Skip to main content

ITE 119 & 120 Course Playbook

Information literacy materials for ITE 119 and ITE 120

Introduction

You've heard the old adage that once you post information on the Web, it stays there (and searchable) forever. What you do today can greatly impact what you're able to do tomorrow.

This section of the playbook aims to outline the potential ramifications of unprofessional behavior on the Web. Aimed primarily at students, this playbook provides information on how to act responsibly on the Web, especially on social networking sites.

Social Networking Defined

Social networking sites can be simply defined as Web sites that easily connect people with others. These sites exploit the traditional network of contacts by making your friend's friends visible to you ("Social Network," 2011).

Some sites focus specifically on professional networking, others are simply for personal use. Most, however, offer users the ability to cultivate both. Web sites such as Facebook blur the lines between professional and personal. Because of that you have to be careful with what you post and who can view it.

Social Networking in Plain English

Watch this video from CommonCraft on social networking.

Information Available

Information that can sometimes be found on a social networking site:

  • Name
  • Phone number
  • Email
  • Birthday
  • Gender
  • Children (names, gender, birthday, age)
  • Relationship status
  • Political view
  • Religious view
  • School
  • Work history
  • Current employer
  • Upcoming vacations
  • Location
  • Photos
  • Videos

Should everyone be able to view this information?

Who Can See Your Information?

So who is looking at the information you post online? Everyone potentially.

Yes, that even includes employers who feel they are entitled to search for personal information about an applicant on the Web. They are looking at how you represent yourself. This representation or reputation can be a clue as to how you might represent the company (Vicknair, Elkersh, Yancey, & Budden, 2010). In some cases, this can impact whether or not you are hired.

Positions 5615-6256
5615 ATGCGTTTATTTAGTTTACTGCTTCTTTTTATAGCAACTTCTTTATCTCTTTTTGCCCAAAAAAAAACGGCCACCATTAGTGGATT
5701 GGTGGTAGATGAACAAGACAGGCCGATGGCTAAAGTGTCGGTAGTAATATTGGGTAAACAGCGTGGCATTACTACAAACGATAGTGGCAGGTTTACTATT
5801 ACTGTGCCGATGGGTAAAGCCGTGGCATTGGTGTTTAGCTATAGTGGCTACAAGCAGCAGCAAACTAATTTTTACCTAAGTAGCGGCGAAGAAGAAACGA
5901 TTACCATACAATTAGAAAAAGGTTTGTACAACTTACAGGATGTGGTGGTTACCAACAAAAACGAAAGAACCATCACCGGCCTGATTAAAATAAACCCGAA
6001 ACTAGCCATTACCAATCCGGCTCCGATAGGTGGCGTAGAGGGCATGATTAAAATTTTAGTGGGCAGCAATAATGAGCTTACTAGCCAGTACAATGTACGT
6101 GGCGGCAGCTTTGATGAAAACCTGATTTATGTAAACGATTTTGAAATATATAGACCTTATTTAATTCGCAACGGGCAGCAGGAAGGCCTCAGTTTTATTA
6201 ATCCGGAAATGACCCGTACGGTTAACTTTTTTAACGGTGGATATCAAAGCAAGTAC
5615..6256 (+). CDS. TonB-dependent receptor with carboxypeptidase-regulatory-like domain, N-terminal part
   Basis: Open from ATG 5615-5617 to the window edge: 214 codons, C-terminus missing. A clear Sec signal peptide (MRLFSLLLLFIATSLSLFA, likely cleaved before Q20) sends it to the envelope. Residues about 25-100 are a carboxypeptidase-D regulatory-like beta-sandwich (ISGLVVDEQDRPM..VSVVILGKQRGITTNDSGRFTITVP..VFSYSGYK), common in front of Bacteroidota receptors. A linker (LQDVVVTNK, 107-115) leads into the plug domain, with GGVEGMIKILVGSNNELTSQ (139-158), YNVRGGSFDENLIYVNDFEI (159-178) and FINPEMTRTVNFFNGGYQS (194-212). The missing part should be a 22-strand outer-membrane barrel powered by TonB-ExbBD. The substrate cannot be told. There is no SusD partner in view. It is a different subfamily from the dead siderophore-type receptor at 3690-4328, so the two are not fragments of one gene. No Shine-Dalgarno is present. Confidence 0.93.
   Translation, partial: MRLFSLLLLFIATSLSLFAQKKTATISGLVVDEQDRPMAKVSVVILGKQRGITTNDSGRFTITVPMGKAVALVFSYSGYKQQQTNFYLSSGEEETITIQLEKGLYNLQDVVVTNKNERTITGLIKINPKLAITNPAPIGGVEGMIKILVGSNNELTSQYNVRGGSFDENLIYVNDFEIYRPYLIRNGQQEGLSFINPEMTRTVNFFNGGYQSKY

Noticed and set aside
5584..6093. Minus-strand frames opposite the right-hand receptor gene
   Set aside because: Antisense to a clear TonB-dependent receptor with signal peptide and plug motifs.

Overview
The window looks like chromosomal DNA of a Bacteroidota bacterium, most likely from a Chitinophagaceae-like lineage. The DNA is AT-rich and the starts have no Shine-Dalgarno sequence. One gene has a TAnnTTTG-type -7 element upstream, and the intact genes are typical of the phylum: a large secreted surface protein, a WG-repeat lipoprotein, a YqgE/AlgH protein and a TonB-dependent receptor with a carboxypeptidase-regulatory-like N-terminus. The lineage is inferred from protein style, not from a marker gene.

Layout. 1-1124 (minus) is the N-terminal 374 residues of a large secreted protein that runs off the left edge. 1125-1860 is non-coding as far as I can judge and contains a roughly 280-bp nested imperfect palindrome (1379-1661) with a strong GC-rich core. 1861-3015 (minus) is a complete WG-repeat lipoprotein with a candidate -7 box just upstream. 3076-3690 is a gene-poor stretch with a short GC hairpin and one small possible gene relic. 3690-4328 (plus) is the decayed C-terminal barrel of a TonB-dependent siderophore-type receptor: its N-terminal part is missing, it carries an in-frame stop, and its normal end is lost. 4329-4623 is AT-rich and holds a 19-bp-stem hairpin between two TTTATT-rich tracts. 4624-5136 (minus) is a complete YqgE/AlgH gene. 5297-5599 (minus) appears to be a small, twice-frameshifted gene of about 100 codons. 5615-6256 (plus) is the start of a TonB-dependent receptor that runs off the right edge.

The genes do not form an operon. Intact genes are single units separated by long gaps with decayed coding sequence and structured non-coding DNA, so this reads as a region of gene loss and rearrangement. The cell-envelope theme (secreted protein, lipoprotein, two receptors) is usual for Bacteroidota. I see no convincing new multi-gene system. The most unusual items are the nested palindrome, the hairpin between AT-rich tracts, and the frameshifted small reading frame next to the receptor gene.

And employers are not the only ones. Even schools and colleges are looking at your Facebook page, and the information they find there is determining whether or not you get in ("Too Much Information")!

Third party companies are another group that see and use your data, much to their profit. From the information you post and the places you visit online, they can extract data and create profiles. These profiles are then sold to other companies who target your "interests" with ads (Stein & Harrell, 2011). Have you ever noticed the ads on Facebook to the right of your profile? Do you know they are based on the information you provided!

Protecting Reputations Online

Watch Protecting Reputations Online, a video by Common Craft, and learn why you can still find pictures on the Web long after you think they are gone and how being unprofessional and inappropriate online can affect you in the long run. It shares tips for how to avoid sharing inappropriate or private information as well as how to recover if you do.

Unprofessional Behavior on the Web

So what constitutes unprofessional or inappropriate behavior?

1.) Using a prohibited social networking site at work for personal use